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As someone who’s rapidly approaching forty, I know a little about milestone birthdays. They come with peer pressure, and reminiscence – and ziggurats of cake.
But none of us come close to the 450 years Shakespeare is celebrating this April. What do you buy someone who’s already Britain’s greatest cultural hero? Maybe a little celebrity love. Benedict Cumberbatch just announced that he’ll be playing Hamlet this summer, and over the last few years everyone from James MacEvoy to Jude Law has been breathing life into the Bard’s words.
But perhaps all this celebrity glamour is blinding us to the real issue: does Shakespeare speak to our minorities? Is Othello all he has to offer for Britain’s new multicultural landscape? Should we pay attention to the celebrities flocking to play his great heroes – or the men and women who take on the smaller roles, who toil behind the scenes to keep Shakespeare’s words alive for today’s audiences?
We’ve put together Litro #133, an issue devoted to The Bard, as a special gift for his 450th birthday – and to shine the spotlight into some dimly lit corners. Our curtain rises on Ben Crystal – renowned Shakespeare producer, actor and author – as he shares Year of the Prince, a contemplation of what it means to play the greatest stage role of all time: Hamlet. Just like every great actor, Ben makes us laugh, and cry, and keeps us rooted to our seats until they bring the curtain down. If you’ve ever wondered what it’s like to stand in the spotlight and read those immortal words – “To be or not to be” – this is the answer.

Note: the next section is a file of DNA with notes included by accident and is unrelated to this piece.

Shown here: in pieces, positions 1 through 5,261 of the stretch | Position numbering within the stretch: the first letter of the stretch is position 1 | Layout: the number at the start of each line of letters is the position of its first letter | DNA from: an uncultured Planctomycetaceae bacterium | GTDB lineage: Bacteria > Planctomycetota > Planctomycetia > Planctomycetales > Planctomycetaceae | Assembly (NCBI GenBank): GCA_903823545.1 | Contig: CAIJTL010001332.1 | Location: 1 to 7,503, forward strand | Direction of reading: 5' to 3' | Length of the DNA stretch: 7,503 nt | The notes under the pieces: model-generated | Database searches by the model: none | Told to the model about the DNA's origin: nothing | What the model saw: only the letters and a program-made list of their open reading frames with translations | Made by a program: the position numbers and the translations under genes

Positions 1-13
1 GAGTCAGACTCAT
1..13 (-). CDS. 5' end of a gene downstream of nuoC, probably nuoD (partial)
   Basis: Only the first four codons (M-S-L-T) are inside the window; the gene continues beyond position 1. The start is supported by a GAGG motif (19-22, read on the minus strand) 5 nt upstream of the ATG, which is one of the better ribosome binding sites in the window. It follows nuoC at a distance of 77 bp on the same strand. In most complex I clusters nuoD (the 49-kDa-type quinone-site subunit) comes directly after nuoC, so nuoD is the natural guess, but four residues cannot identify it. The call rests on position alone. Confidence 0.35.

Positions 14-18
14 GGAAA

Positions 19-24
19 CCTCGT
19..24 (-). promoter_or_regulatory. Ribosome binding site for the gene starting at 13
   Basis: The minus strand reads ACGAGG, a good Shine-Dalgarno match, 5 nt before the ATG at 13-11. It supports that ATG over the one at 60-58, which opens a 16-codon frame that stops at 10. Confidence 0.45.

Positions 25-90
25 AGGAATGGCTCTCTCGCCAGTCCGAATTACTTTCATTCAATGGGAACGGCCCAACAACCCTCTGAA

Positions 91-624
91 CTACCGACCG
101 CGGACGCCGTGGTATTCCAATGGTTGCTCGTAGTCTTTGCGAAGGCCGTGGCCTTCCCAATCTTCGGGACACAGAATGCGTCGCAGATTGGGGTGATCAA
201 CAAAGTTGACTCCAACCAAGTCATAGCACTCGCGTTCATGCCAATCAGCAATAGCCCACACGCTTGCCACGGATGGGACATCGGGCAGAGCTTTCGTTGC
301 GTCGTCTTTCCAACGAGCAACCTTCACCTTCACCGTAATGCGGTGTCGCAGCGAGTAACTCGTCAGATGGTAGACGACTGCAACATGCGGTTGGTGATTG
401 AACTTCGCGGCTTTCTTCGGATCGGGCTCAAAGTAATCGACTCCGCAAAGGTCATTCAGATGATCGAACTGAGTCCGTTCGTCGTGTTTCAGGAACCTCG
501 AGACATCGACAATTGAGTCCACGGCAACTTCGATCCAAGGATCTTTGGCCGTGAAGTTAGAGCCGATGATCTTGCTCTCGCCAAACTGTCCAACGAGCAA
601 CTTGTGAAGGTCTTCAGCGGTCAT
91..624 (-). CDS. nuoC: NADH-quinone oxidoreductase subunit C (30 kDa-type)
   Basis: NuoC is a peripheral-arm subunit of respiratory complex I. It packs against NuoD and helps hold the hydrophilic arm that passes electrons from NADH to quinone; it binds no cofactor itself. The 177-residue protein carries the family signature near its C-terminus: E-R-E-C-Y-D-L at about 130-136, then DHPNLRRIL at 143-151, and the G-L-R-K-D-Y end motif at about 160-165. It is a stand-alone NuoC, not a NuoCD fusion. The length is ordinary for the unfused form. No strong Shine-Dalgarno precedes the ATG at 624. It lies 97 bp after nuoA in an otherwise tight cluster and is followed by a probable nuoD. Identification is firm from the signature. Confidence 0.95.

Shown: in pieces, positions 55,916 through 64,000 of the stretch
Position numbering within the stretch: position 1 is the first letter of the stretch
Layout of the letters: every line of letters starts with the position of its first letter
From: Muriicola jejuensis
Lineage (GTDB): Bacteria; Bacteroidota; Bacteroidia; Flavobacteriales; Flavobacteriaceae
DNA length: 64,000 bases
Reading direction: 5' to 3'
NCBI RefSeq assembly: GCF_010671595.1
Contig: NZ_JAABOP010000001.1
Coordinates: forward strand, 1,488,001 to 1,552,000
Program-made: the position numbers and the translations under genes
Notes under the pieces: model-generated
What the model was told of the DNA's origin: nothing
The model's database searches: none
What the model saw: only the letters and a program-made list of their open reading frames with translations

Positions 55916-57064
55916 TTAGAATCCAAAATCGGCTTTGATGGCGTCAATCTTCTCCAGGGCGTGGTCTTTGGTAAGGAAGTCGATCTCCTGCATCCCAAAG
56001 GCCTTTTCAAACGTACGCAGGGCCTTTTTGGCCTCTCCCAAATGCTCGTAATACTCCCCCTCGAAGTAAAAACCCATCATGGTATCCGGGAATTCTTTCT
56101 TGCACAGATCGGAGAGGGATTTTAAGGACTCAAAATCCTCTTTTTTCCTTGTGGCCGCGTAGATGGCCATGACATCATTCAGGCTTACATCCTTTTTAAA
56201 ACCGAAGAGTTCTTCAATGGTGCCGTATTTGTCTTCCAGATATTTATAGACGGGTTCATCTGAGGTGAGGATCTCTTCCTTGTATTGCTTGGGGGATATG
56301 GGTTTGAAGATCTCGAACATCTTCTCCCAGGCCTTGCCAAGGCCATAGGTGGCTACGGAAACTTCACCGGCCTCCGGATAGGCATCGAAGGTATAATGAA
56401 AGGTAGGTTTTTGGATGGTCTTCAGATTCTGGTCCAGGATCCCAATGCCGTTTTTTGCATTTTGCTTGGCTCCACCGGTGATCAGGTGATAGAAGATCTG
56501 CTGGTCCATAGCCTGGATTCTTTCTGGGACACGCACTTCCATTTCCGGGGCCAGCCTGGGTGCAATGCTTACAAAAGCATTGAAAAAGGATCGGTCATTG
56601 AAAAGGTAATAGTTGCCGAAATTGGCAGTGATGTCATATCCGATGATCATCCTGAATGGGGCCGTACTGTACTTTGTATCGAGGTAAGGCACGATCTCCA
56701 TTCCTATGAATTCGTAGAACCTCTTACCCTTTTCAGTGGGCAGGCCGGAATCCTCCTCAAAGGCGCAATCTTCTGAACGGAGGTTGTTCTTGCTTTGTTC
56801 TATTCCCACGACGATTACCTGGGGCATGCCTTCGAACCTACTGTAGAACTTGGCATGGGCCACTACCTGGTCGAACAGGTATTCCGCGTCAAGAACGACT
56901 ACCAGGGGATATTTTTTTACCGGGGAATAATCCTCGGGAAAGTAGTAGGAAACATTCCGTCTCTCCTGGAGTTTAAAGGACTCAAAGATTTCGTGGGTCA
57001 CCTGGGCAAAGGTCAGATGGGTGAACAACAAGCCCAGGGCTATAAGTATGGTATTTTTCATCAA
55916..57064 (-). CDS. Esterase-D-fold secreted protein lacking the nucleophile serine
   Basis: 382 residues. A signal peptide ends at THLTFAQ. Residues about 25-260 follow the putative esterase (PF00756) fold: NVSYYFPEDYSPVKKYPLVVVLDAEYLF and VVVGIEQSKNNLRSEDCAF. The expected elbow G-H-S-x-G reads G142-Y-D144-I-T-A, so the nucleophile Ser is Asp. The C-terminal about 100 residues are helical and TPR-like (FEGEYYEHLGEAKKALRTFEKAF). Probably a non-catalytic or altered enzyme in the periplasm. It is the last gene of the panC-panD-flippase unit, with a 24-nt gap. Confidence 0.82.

Ben’s Hamlet is a tough act to follow, but England’s writers are up to the task. David McGrath uses Hamlet’s “slings and arrows of outrageous fortune” as an inspirational springboard, applying them to one of London’s most notorious neighborhoods: Soho. Then Jenn Ashworth brings King Lear up to date with Doted, a short story that proves (if there was ever any doubt) that Shakespeare’s themes are just as relevant now as they were four centuries ago.
No celebration of The Bard’s work would be complete without a few lines of verse, so Andrew Pidoux does the honours with Shakespeare’s Words, a poetic rumination on the legacy he left behind – not in the bricks of Stratford, or the over-familiar portraits, but in the words he etched into our cultural foundations. That’s followed by Pauline Kiernan’s Getting Rid of Ovid, a colourful exploration of Shakespeare’s own inspirations, and the debt he owed to the great Roman poet. Finally, we talk to Marina Fiorato about her latest novel, Beatrice and Benedick, and the changes in attitudes towards ethnic minorities that the last four centuries have brought.
It’s hard to measure the effect that any single writer, or artist, has on our culture as a whole. There is no formula to quantify artistic influence, no iPhone app to weigh the complex interactions of art and artists through the ages. But one thing is clear: 450 years after Shakespeare’s birth, it’s hard to imagine British literature – or theatre, or cinema – without that distinctive bald-headed silhouette whispering prompts from the wings.